Jesse Singal reviews the controversy over a study commissioned by the Holocaust Museum on possible effects of intervention in Syria and the study’s subsequent suppression following criticism:

But the critics aren’t saying any of that (they — we — don’t even have the full study to evaluate, anyway). Rather, they’re saying it’s fundamentally wrong for an institution like the Holocaust Museum to suggest that American intervention in Syria likely wouldn’t have helped, and probably could have hurt. It’s “bystanderism,” as Wieseltier put it, and bystanderism is a morally bankrupt position to take.

This is an extremely odd view. The question of whether and to what extent US efforts can stave off future atrocities is an absolutely vital one, and one which deserves to be analyzed from a stance of real rigor and humility. And once one accepts the question needs to be asked, one has to accept the answer may be “No, sometimes U.S. intervention makes things worse.” If you care about atrocities around the world, you should care about US complicity in fueling those atrocities through an ill-advised intervention — that is, exactly what has happened in Iraq and numerous other countries.

The suppression of this study is unfortunate for at least a couple reasons. It is an example of silencing inquiry through intimidation of the host institution, and that is likely to have a chilling effect on research at this institution and others. It also reflects the narrow limits of conventional foreign policy debate in the U.S., according to which the only things worth arguing over are how and when to intervene and not whether it should be done at all. The belief that the U.S. has both the right and obligation to take sides in foreign conflicts is so deeply-ingrained in some people that casting any doubt on the efficacy of intervention is tantamount to heresy.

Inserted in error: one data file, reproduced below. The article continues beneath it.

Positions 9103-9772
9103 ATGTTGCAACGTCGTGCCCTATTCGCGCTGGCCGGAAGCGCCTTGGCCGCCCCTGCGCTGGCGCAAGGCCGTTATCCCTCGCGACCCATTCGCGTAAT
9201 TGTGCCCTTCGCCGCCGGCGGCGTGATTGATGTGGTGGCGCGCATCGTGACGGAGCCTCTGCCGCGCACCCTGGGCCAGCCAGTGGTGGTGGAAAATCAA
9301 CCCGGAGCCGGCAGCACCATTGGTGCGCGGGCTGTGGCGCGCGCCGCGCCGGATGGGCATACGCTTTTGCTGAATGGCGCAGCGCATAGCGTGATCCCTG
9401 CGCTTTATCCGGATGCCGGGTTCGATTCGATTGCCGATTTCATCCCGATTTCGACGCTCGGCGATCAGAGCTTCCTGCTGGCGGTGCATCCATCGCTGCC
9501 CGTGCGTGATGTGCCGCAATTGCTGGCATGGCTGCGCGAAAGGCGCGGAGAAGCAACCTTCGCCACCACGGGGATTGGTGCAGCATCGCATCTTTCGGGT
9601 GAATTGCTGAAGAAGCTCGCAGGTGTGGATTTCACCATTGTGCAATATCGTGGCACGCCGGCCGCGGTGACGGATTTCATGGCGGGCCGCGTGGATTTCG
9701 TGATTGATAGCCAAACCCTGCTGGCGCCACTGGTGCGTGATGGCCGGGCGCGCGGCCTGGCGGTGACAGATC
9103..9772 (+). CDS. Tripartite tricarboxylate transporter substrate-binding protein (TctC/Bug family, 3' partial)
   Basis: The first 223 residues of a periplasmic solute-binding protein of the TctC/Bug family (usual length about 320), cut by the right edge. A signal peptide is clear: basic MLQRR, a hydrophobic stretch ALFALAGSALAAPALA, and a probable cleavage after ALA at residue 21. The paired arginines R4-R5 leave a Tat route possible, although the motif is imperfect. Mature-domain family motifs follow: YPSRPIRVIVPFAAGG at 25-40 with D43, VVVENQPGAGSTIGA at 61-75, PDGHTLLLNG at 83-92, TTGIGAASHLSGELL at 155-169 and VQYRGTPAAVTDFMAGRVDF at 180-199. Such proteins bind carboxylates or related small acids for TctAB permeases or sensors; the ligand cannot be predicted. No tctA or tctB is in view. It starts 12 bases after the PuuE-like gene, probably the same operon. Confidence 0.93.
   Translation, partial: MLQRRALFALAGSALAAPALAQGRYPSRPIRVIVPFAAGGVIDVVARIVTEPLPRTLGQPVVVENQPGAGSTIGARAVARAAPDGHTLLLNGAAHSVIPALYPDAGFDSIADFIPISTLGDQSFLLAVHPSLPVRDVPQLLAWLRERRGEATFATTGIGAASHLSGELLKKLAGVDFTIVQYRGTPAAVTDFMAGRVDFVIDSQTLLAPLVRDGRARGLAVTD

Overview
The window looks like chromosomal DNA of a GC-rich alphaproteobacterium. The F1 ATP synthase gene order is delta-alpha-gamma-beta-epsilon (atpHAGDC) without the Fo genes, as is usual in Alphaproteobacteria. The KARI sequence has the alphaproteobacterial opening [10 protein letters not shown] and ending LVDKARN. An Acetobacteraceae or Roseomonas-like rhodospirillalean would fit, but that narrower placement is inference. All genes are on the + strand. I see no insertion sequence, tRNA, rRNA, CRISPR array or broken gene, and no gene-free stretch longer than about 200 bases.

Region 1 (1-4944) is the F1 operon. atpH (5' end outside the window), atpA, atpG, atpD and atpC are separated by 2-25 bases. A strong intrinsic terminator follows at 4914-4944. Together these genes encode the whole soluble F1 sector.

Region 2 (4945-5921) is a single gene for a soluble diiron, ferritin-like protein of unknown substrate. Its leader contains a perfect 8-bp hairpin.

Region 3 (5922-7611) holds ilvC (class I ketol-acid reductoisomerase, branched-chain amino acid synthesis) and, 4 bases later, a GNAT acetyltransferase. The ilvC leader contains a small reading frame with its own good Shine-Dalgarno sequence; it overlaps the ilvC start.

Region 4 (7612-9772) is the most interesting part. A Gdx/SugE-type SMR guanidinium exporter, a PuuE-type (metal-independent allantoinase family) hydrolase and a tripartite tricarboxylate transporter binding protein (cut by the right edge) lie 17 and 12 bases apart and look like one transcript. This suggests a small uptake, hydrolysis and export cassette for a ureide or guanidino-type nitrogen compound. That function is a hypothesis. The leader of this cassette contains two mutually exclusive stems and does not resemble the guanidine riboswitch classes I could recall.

It is remarkable that many Syria hawks still cling to the idea that the U.S. could have intervened in a constructive way in Syria’s conflict and that U.S. intervention would not have produced even greater devastation and loss of life. Syria’s war has dragged on for as long as it has because of the interference of so many outside powers, so it is rather baffling that anyone still thinks that the answer should have been more interference on our part.

The absurdity of the Syria hawks’ position has been hard to miss for a long time. On the one hand, they point to the destruction from the war, the refugee crisis, and the massive loss of life as proof that the U.S. must “do something,” but when it comes to practical recommendations everything they have favored would involve inflicting more death and destruction on Syria and its people. The justification for interfering is often framed in humanitarian terms, but the policy proposals in question would have resulted in more dead and displaced Syrians. Perhaps the now-suppressed study reached a similar conclusion about the likely results of interventionist proposals, and that is probably why the study’s critics were so angered by it. Regrettably, we won’t know what the entire study said because of the rigidity and knee-jerk hostility of its critics.

Update: Max Fisher has obtained copies of the papers included in the report.